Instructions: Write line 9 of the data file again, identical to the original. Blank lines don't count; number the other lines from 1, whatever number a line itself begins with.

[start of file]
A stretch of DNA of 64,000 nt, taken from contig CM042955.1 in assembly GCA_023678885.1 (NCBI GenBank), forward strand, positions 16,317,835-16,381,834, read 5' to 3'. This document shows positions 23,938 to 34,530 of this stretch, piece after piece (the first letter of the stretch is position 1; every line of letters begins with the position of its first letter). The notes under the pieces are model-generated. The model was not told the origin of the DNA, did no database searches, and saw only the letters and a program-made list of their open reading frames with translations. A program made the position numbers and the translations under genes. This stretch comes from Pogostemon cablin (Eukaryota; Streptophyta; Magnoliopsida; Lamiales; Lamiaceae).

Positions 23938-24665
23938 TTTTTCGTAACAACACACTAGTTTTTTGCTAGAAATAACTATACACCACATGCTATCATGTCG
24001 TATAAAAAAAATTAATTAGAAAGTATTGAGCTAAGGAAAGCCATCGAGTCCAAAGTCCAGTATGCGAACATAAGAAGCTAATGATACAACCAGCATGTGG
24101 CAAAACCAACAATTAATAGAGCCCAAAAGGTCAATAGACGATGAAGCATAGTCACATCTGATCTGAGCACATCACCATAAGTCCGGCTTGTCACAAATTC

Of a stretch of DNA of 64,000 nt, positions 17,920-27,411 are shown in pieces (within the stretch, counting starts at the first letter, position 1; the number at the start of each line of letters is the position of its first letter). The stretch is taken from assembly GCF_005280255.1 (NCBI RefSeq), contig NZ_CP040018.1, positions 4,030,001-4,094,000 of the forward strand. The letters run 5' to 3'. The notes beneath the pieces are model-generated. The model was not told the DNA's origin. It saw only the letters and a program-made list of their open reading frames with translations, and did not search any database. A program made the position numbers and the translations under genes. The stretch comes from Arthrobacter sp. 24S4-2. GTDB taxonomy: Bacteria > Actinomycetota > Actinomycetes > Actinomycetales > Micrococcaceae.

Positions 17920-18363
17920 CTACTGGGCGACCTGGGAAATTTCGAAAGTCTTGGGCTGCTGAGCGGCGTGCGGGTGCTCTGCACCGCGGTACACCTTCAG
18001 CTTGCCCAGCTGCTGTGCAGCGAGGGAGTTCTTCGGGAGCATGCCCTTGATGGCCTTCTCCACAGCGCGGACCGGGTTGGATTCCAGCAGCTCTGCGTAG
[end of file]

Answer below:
18001 CTTGCCCAGCTGCTGTGCAGCGAGGGAGTTCTTCGGGAGCATGCCCTTGATGGCCTTCTCCACAGCGCGGACCGGGTTGGATTCCAGCAGCTCTGCGTAG